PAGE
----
Israel Honors the Fallen on Memorial Day; Cemeteries Closed Due to Coronavirus
Israel came to a standstill for a minute on Tuesday, April 28, to mark the country's Memorial Day for fallen soldiers and victims of attacks.
Typically, bereaved families visit cemeteries and attend memorial ceremonies.
However this year due to the coronavirus Israel ordered military cemeteries to close and ceremonies are expected to be held without attendees.
Motorists pulled over to the sides of highways and pedestrians stopped in their tracks.
At the end of the siren three fighter jets flew over Mt. Herzl, the military cemetery where an annual ceremony is held.
This year the ceremony was held in the presence of several dozen officials and soldiers.
Israel has fought half-a-dozen wars and endured dozens of deadly militant attacks since its founding in 1948.
The country honors 23,816 fallen soldiers and more than 3,100 people killed in attacks.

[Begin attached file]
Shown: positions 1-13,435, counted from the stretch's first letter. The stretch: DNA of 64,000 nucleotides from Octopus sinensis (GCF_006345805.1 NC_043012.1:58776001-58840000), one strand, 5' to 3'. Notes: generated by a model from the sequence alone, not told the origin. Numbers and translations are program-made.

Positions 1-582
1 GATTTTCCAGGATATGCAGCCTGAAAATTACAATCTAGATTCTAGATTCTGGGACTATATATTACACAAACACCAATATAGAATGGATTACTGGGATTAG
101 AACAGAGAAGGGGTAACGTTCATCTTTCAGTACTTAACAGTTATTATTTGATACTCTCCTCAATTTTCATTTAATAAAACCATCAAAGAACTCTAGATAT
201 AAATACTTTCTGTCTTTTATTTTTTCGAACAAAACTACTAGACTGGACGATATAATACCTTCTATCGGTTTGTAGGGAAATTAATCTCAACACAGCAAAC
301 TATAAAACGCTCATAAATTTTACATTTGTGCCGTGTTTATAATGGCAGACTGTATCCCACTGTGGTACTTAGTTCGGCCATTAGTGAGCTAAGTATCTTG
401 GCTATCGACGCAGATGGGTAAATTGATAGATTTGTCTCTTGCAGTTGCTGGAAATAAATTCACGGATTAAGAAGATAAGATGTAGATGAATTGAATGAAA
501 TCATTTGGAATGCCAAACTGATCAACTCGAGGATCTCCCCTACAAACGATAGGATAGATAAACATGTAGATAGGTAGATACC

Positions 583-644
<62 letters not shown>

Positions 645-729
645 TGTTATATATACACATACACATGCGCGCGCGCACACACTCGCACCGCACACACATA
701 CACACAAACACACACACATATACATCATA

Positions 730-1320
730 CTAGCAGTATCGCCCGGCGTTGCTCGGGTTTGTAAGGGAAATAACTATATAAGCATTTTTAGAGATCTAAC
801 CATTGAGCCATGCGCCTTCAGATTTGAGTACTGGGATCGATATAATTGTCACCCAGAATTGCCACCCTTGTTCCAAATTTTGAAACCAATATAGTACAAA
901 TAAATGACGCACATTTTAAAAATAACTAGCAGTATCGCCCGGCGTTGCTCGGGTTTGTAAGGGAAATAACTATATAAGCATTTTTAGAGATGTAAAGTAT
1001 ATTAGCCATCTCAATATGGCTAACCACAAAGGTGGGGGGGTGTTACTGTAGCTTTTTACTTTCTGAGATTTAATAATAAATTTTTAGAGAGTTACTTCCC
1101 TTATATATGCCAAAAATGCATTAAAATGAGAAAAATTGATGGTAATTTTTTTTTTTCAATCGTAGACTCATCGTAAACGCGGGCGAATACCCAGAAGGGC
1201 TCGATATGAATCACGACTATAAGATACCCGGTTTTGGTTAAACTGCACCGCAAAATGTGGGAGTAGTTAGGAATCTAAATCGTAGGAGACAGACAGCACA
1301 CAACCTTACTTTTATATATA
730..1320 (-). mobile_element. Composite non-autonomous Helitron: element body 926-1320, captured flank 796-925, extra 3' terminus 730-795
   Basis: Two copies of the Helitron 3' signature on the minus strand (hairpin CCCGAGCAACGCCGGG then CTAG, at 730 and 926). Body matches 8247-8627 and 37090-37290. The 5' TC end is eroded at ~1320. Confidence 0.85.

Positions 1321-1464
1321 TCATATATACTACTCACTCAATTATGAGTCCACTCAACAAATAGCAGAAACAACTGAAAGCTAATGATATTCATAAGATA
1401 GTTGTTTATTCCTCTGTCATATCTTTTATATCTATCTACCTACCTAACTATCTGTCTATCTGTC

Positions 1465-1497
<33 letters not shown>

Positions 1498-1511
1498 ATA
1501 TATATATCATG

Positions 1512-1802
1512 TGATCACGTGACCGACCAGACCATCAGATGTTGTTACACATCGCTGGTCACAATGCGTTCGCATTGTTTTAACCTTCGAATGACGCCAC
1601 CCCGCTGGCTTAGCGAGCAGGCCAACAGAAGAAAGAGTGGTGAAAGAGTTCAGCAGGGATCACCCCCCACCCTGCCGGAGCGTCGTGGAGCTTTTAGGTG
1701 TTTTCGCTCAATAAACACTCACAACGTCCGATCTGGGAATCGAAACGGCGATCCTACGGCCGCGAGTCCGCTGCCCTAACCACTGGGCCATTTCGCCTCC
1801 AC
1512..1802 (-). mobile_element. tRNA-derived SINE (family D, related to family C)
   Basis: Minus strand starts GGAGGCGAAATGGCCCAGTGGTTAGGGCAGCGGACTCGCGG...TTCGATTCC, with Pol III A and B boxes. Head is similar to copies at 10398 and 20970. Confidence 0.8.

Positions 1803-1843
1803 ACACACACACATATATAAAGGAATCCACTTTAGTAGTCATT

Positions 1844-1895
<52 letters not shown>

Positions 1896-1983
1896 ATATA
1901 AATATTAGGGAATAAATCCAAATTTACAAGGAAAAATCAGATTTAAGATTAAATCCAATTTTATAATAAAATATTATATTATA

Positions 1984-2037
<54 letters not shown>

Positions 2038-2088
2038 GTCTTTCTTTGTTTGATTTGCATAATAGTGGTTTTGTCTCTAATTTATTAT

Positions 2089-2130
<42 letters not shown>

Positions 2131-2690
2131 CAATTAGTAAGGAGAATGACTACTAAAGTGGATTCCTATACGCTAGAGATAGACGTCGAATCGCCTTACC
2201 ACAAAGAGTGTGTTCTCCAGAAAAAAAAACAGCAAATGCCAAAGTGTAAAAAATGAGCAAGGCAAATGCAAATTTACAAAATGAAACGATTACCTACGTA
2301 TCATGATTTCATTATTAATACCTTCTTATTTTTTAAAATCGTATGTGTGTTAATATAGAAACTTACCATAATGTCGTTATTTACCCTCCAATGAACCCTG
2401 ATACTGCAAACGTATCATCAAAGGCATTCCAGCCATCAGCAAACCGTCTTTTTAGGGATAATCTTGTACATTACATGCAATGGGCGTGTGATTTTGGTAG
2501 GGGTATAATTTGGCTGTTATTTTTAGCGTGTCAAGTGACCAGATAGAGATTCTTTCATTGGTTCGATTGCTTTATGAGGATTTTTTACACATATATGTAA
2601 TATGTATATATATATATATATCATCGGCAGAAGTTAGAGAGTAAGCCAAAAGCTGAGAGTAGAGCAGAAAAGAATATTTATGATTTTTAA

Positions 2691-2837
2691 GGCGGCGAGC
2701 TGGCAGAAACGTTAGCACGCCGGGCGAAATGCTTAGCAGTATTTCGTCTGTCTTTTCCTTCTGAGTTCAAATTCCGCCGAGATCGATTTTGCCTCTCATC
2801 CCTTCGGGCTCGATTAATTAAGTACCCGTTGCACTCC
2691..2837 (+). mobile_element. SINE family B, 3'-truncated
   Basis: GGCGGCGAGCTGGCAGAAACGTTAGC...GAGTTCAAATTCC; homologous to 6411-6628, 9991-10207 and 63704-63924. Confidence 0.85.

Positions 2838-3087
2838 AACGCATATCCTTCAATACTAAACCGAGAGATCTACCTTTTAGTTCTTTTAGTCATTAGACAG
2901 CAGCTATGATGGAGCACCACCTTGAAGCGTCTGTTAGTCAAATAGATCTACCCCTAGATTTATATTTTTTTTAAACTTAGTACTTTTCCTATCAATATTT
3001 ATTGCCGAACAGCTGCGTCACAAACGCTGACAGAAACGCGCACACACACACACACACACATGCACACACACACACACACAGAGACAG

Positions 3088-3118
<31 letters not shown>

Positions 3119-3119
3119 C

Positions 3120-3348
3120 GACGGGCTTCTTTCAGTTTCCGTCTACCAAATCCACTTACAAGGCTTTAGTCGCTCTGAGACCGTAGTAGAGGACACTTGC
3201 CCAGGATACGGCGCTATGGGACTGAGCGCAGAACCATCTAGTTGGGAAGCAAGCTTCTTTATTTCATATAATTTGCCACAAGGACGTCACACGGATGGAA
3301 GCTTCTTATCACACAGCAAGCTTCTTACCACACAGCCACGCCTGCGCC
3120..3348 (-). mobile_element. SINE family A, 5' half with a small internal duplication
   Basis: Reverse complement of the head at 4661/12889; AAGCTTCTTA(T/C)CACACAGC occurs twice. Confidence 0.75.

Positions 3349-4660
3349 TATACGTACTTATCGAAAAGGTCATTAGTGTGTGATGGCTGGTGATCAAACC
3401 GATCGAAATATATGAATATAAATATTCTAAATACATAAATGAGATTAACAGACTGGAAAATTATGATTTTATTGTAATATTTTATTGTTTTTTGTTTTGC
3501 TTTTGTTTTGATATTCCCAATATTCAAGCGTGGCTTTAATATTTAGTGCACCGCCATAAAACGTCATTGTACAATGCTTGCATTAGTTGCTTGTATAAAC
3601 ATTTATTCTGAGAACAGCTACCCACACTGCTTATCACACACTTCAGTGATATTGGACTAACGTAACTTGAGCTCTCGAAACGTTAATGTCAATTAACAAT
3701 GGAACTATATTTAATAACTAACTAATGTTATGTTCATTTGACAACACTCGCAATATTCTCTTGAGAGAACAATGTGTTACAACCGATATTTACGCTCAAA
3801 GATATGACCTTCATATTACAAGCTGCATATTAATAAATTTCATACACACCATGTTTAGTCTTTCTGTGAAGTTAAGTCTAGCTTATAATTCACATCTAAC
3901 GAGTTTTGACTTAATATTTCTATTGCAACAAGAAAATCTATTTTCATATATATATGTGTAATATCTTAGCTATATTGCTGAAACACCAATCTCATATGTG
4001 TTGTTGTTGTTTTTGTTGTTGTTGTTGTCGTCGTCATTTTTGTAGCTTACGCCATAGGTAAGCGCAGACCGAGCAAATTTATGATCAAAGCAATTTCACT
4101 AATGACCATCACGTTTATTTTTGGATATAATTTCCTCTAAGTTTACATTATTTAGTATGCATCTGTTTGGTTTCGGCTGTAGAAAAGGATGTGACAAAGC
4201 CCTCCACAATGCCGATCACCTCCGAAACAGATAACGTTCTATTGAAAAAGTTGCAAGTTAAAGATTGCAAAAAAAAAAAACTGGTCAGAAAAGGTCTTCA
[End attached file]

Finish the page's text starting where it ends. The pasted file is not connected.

During his daily coronavirus briefing, New York Gov. Andrew Cuomo announced that the CDC guidelines will allow gatherings for Memorial Day with 10 people or less. On Memorial Day we honor the fallen heroes who fought for our freedoms. This Memorial Day we also salute the men and women in uniform and the first responders working together on the frontlines to fight COVID-19. As the country remembers all the lives lost during times of war, the Poppy Wall of Honor becomes available online for the first time. Retired U.S. Navy Vice Admiral and USAA senior vice president John Bird joins CBSN's Tanya Rivero to explain the history of Memorial Day and how Americans can use the digital wall to learn more. The president on Tuesday mocked Joe Biden for wearing a mask outdoors on Memorial Day. Biden responded in an interview by calling Trump 'a fool' and stressing recommendations from doctors on wearing masks in public. Aired on 05/27/2020.